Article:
There is a happy synchronicity between my ideas on Presence and the book Presence: Exploring Profound Change in People, Organisations and Society by four joint authors including Peter Senge. I first came across Senge’s earlier book The Fifth Discipline, which I reviewed in the 1990’s for the journal Long Range Planning. This inspirational book brought a spiritual perspective to the emerging field of organisational learning, and was widely read. Senge has published a number of books since then, which I have not seen, being somewhat out of touch in this area.
I was intrigued to discover Presence, first published in 2005, so it is already over ten years old. Senge’s co-authors were all active in the field of fundamental organisational change, with impressive credentials – Otto Scharmer, Joseph Jaworski and Betty Sue Flowers.
What do they mean by Presence?
We start from the perspective that an organisation is a living system that is continually recreating itself.
There is always a dynamic tension between the learning within the organisation that reinforces existing habits and systems, and deeper learning that senses and begins to create the future possibility. What makes the difference is depth of awareness, or level of presence.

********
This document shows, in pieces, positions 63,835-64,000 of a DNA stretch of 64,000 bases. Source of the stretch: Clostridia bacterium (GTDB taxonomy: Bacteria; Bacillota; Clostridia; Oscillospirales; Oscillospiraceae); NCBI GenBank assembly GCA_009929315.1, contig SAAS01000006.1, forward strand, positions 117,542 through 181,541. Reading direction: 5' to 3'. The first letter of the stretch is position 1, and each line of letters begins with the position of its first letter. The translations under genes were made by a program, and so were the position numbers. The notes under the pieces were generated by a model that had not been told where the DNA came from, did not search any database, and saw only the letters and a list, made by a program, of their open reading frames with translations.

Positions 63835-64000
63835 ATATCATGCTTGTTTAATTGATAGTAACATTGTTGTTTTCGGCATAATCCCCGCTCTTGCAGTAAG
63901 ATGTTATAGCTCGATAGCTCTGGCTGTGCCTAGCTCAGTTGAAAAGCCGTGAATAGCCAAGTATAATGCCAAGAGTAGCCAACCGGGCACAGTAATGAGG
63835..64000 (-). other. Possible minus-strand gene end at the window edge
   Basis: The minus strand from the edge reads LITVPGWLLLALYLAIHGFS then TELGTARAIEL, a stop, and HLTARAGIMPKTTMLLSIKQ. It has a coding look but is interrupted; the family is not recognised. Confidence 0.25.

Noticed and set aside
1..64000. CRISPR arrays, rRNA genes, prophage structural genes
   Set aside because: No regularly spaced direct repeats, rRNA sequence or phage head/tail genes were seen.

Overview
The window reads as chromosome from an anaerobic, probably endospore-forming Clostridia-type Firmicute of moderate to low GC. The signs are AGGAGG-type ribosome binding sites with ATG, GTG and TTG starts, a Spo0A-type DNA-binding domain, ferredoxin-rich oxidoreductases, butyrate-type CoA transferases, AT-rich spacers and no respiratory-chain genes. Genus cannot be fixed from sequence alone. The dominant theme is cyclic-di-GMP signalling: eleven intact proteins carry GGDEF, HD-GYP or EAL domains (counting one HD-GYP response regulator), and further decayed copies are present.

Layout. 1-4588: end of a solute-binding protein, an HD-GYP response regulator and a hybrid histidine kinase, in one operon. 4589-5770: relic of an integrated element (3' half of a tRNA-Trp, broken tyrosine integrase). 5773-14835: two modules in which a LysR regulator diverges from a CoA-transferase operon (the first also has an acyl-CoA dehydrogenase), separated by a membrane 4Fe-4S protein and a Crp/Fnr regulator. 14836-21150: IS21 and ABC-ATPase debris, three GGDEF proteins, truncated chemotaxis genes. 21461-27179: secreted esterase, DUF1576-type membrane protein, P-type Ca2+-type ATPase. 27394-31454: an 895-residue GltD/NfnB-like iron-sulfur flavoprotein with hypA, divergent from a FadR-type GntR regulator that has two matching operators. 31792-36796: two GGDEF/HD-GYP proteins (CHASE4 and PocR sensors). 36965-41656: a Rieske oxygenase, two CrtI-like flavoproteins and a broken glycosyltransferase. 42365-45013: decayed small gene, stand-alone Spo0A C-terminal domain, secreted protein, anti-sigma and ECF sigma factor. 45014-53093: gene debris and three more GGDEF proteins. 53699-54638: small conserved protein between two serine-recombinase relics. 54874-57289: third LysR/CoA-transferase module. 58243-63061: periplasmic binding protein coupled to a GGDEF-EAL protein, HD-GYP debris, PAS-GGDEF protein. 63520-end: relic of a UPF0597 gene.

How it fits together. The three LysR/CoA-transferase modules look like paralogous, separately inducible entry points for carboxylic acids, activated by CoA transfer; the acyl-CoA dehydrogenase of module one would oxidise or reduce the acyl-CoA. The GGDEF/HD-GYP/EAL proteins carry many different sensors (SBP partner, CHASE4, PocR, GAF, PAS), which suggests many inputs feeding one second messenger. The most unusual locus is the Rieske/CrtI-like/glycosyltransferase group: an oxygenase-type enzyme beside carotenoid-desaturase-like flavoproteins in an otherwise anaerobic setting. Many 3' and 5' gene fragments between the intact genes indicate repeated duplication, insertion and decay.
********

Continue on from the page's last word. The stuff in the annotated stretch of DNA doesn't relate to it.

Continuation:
Presence is deep listening, being open to one’s own preconceptions and ideas and willing to let them go, serving the sensed evolutionary need of the situation. In this sense it is literally about ‘presencing’ the future.
Of course, in an organisational context this is a collective process, as well as an individual process.
The theme appears vitally important today , given the imperative for our corporate-dominated Western societies to change and usher in a new settlement that is not only fair between human beings, but also sustaining of mother nature.
The authors explore this theme in an involving way that shows the evolution of their own thinking and process.
The details are too much for this short review, but this book is very readable and full of good ideas.There is a notable ‘Theory of U’ which presents a simple model of deep change, from sensing what is happening in the world, through presencing and allowing an ‘inner knowing’ of this to emerge, to realising and acting ‘in the flow’ of what is needed.
Do read this book if the subject appeals.
As with all similar books which present an advanced and evolved view of humanity, the key question remains, what is the critical mass when these ideas begin to become mainstream. The ferment that has led to the Brexit and Trump phenomena certainly shows that change is well and truly in the air, but those in particular seem to be trying to go back to older certainties rather than ushering in the new.
Let’s hope it’s a case of reculer pour mieux sauter.